I get up. It’s 06:30. Last night I slept from 20:30 to midnight, then did my two-hour watch. It was a super-starry night, 24-knot stiff breeze, the boat creaming along at 7.8 knots. The sea is not so rough and at this speed we’re less affected by it. At night, always this feeling that the boat is going really fast. I rest for a moment to gaze at the stars, my mind wandering between the universe above and the abyss below. The horizon is all around, you can’t stop looking at it. But looking for what? Is it admiration or looking for something to break this flat line.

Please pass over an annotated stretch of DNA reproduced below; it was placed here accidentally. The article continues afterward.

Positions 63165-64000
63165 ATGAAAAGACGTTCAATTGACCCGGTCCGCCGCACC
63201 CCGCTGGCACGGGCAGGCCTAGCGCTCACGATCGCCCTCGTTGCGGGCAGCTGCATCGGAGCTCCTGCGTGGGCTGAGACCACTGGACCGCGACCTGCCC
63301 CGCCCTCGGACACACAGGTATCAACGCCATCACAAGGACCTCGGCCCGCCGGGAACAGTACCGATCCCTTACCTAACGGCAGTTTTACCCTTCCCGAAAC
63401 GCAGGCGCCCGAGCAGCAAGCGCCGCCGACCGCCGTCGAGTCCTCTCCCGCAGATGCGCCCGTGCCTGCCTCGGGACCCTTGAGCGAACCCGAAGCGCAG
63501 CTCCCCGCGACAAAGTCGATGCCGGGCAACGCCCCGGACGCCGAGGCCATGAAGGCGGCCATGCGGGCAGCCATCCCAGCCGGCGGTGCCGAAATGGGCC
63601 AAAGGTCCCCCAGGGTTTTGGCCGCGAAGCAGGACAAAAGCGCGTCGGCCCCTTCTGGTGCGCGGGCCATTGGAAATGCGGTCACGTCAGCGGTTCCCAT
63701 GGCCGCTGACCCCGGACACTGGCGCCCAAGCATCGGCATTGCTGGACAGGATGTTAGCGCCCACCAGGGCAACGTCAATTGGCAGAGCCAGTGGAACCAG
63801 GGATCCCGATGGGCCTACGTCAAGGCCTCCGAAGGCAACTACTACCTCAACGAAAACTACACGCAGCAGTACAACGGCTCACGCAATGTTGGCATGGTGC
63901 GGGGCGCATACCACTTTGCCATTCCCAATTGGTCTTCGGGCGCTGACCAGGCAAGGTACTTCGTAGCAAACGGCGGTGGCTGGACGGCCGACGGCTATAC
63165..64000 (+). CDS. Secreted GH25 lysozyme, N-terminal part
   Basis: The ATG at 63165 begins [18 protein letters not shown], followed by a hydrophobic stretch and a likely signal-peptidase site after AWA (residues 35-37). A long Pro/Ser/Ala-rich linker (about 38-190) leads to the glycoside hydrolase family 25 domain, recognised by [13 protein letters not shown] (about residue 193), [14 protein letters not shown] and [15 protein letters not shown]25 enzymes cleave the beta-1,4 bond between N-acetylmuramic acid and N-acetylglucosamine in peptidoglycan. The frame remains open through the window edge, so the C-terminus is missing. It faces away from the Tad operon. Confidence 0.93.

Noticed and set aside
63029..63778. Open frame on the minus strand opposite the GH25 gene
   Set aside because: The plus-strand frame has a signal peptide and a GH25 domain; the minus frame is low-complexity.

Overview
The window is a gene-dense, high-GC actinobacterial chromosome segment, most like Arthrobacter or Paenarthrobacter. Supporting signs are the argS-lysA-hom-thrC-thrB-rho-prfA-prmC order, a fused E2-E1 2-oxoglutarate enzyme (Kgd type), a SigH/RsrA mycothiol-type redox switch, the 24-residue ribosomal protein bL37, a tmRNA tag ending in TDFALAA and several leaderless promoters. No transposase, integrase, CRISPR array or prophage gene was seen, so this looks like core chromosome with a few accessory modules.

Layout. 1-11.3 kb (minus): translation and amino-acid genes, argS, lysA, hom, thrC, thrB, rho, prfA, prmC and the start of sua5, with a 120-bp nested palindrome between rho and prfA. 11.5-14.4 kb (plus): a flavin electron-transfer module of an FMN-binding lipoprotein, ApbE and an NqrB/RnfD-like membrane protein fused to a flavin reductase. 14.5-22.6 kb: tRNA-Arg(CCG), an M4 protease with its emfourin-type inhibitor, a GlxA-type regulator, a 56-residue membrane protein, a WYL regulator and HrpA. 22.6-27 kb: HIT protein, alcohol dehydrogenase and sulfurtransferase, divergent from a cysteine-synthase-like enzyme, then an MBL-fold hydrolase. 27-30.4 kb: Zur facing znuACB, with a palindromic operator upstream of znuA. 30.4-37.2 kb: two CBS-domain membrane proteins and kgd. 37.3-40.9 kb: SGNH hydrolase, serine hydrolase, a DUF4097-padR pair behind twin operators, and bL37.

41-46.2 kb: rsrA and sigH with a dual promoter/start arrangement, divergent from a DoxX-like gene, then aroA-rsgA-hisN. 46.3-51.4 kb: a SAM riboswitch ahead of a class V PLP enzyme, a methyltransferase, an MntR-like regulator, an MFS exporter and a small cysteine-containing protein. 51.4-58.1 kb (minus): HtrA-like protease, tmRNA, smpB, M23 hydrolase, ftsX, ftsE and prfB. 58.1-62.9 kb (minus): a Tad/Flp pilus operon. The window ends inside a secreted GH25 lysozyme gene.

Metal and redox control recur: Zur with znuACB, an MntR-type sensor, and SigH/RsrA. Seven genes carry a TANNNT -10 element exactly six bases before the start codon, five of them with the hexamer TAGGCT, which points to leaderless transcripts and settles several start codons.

The horizon here is two-dimensional, a line between sea and sky, broken by the swell. The air is fresh and humid. The wind is rising, now 27 knots. The boat picks up speed, starts heeling, keen to push on. I roll the jib in a couple of turns and ease the mainsheet slightly. The beam on my headlamp helps me see what I’m doing. I keep an eye on the sails and the boat’s trim. Sir Ernst is back to doing 7.2 knots. It’s safer now, a nice feeling of being in control, making these adjustments in the middle of the night. I am so much more aware of the boat when sailing solo at night. I return to my bunk at 02:00 until 06:30.  My nights are long and my sleep deep and restorative. This morning I get up to write my news. That night we covered 80 miles in 12 hours. We have all had a similar night when on watch. We’ve been on route for 15 days now with this constant movement, surrounded only by nature.